Did Christianity give us gay marriage?
Alex McFarland
Evangelist and Christian apologist

May 2014 – An editorial by religion writer Damon Linker asserts that the current push for gay marriage is really an inevitable outgrowth of … Christianity. He attempts to support this unlikely conclusion in several ways, invoking the Bible (as he understands it) and American history.

Linker insinuates that evangelicals – the prime supporters of “traditional” marriage in the U.S. at least – should not be surprised that homosexuals want to marry and are being successful in their demands to do so. After all, he reasons, Christianity (and America) are about equality. 

But I find at least four things wrong with such a line of thought. These are:

1. Mischaracterization of the Bible’s concept of equality. Egalitarianism (which Linker attributes to Scripture) says that there are no inherent differences between men and women. By this definition, all social constructs related to the sexes (such as marriage and gender roles) should not be defended as unique in any way. In an egalitarian world, no social order should be preferred above another.

But this is not what the Bible teaches. The truly Christian position on men and women, gender roles, human sexuality and marriage is one of complementariansim. Men and women are complementary. Definitely equals in the sense of being made in God’s image, having equal worth, value, dignity and purpose. However, men and women are clearly unique in functions, in strengths, in abilities and in areas of interest.

2. Linker interprets advances of the gay agenda in a positive light, and supports this by referencing Alexis de Tocqueville. But to do this, he misrepresents Tocqueville’s writings that deal with American equality.

Tocqueville spoke of Christianity’s influence in America with a clarity that is hard to miss. Tocqueville does write about “the march of equality,” but this march is able to take place because of the Judeo-Christian backdrop before which America stands. A slight (and often fluctuating) equalization between the rich and poor is not the same as a deconstruction of that most fundamental human institution, the home.

America has changed the social order of millions in an economic sense, but it does not follow that a new order must (or should) come in a moral sense. Linker certainly stretches things in trying to sanction the modern gay agenda by invoking Democracy In America (Vols. I and II, 1835 and 1840, respectively).

3. Like many today Linker invokes what I call “a Bible without boundaries.” He defends radical egalitarianism by referencing Jesus’s Sermon on the Mount. Christ’s words as found in Matthew 5-7 are a favorite text of defenders of homosexuality, relativism, religious pluralism, leftism and many other “isms.” Those who see Jesus as the ultimate egalitarian will often support their position by reminding people of the unlimited love and grace of God.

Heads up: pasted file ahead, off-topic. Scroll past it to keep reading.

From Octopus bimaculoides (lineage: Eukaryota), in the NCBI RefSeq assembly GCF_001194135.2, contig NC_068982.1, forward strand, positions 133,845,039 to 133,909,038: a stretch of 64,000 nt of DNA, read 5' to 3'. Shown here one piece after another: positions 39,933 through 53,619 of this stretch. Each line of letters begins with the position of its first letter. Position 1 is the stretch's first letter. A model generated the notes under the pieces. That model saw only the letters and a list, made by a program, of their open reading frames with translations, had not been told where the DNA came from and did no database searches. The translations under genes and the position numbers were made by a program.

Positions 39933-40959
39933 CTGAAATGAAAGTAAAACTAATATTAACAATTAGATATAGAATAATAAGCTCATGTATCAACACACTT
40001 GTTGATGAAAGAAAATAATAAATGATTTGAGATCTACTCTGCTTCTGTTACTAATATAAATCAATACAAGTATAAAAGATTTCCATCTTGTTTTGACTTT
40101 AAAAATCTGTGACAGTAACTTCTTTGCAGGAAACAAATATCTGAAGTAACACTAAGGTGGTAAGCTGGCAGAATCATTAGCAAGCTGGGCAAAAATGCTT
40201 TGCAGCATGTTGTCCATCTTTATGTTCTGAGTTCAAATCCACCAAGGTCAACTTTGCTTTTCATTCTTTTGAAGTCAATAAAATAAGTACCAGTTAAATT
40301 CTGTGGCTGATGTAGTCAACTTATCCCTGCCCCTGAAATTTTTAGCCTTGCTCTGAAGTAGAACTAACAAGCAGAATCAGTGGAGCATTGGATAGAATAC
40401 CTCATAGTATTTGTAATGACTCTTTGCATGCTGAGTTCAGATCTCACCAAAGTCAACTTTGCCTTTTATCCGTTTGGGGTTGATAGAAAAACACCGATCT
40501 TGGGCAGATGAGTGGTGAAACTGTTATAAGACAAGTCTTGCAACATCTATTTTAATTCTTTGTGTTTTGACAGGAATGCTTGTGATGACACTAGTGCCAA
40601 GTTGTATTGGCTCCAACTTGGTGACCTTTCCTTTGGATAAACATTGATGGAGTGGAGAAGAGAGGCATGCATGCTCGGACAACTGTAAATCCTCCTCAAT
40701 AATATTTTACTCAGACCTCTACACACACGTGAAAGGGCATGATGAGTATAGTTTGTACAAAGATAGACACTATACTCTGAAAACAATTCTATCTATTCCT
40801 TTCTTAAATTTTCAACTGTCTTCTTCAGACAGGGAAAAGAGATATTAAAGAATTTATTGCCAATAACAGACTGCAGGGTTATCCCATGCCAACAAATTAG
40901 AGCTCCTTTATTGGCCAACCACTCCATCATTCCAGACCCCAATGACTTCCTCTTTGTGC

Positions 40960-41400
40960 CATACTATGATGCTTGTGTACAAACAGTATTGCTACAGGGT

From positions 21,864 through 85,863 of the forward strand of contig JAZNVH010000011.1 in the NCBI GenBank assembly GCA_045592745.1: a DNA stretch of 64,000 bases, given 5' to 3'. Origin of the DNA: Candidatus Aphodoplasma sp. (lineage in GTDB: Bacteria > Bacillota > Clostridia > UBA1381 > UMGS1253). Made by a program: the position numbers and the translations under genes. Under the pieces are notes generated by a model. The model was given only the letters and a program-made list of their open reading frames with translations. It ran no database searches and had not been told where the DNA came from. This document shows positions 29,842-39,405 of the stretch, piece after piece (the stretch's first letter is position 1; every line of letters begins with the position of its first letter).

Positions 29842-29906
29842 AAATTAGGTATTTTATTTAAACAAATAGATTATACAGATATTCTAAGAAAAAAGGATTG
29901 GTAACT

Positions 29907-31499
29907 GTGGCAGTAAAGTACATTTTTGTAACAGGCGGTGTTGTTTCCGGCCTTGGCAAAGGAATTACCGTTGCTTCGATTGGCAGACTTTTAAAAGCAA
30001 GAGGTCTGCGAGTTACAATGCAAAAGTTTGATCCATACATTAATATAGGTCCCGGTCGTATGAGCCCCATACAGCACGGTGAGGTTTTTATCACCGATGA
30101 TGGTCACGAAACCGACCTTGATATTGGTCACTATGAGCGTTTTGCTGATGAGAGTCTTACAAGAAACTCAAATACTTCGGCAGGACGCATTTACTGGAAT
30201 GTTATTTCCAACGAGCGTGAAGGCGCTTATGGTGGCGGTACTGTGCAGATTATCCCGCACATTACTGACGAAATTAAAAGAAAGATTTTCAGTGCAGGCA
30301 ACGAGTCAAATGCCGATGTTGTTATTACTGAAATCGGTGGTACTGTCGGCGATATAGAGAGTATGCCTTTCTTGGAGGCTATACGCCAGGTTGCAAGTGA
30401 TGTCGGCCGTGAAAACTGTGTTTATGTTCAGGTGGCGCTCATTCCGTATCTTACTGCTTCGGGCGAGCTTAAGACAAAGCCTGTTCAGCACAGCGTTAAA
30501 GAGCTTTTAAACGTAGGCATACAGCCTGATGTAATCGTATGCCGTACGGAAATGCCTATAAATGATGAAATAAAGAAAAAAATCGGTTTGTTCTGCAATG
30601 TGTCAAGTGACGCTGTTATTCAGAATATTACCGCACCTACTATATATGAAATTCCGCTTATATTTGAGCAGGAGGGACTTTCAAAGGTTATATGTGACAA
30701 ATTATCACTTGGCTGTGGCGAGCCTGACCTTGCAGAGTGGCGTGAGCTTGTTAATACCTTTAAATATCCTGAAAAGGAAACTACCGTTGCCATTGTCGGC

Yes, God is love (I John 4:8). And His grace has been offered to all men (Titus 3:5). God’s love prompted Him to come to earth, die, rise and make it possible for humans to be saved from their sins (John 3:16). And speaking of sin, Scripture teaches that our guilt before God is a gravely serious matter. The Bible even lists a whole bunch of sins that, if not repented of, will keep a person out of heaven (1 Corinthians 6:9-11).

4. Linker’s article opens by calling widespread embrace of gay marriage “all but assured.” For about four decades now, the gay agenda has been marketed to the American people. Pro-gay messaging has been subtly introduced through entertainment, postured in scholarly terms for the classroom, and railroaded in through politics.

Fortuitous timing for the gay movement, it arose after much of the religious establishment of the West had spent a century being infected with liberal thought and Darwinian social theory. By the dawn of the 1970s, lobbyists for homosexuality were not strongly opposed by clergy whose job it was to stand for the Bible.

But let me encourage all who believe that God’s design for marriage and morality is still true and relevant. That which is morally right and factually true has a way of prevailing – even to the point of trumping propaganda campaigns that are well organized, well funded and nearly unrelenting. History has shown us this.

As long as God keeps making human beings and the Holy Spirit works among them in this world, that which is false cannot ultimately prevail.  undefined

Alex McFarland is heard weekdays on Exploring the Word on American Family Talk Radio. He is author of 13 books on the Christian worldview, and is founder of Truth For A New Generation, the nation’s largest annual apologetics event.

Life & Liberty: Given by God
September 5-6
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Alex McFarland
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Dr. Ben Carson
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